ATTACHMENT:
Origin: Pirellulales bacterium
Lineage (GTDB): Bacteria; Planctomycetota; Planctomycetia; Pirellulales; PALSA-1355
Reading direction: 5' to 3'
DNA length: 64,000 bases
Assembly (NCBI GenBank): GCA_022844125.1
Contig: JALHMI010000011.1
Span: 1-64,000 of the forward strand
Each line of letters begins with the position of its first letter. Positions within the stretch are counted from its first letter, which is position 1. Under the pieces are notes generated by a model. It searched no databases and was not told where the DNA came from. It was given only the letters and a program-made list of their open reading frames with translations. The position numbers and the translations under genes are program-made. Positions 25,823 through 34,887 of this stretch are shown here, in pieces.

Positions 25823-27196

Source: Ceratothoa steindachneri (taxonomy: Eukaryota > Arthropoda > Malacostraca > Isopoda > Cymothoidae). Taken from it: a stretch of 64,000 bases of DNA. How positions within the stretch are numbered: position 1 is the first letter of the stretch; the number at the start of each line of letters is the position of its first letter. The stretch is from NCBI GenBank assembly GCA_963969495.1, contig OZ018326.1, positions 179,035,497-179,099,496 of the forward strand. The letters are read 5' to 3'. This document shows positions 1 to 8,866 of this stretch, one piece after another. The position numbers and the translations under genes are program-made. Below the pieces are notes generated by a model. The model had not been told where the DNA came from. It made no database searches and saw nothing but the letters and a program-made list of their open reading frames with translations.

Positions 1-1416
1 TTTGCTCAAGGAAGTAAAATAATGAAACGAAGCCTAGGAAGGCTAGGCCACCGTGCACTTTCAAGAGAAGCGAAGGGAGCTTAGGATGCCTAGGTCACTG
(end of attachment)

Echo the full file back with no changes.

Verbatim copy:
Origin: Pirellulales bacterium
Lineage (GTDB): Bacteria; Planctomycetota; Planctomycetia; Pirellulales; PALSA-1355
Reading direction: 5' to 3'
DNA length: 64,000 bases
Assembly (NCBI GenBank): GCA_022844125.1
Contig: JALHMI010000011.1
Span: 1-64,000 of the forward strand
Each line of letters begins with the position of its first letter. Positions within the stretch are counted from its first letter, which is position 1. Under the pieces are notes generated by a model. It searched no databases and was not told where the DNA came from. It was given only the letters and a program-made list of their open reading frames with translations. The position numbers and the translations under genes are program-made. Positions 25,823 through 34,887 of this stretch are shown here, in pieces.

Positions 25823-27196

Source: Ceratothoa steindachneri (taxonomy: Eukaryota > Arthropoda > Malacostraca > Isopoda > Cymothoidae). Taken from it: a stretch of 64,000 bases of DNA. How positions within the stretch are numbered: position 1 is the first letter of the stretch; the number at the start of each line of letters is the position of its first letter. The stretch is from NCBI GenBank assembly GCA_963969495.1, contig OZ018326.1, positions 179,035,497-179,099,496 of the forward strand. The letters are read 5' to 3'. This document shows positions 1 to 8,866 of this stretch, one piece after another. The position numbers and the translations under genes are program-made. Below the pieces are notes generated by a model. The model had not been told where the DNA came from. It made no database searches and saw nothing but the letters and a program-made list of their open reading frames with translations.

Positions 1-1416
1 TTTGCTCAAGGAAGTAAAATAATGAAACGAAGCCTAGGAAGGCTAGGCCACCGTGCACTTTCAAGAGAAGCGAAGGGAGCTTAGGATGCCTAGGTCACTG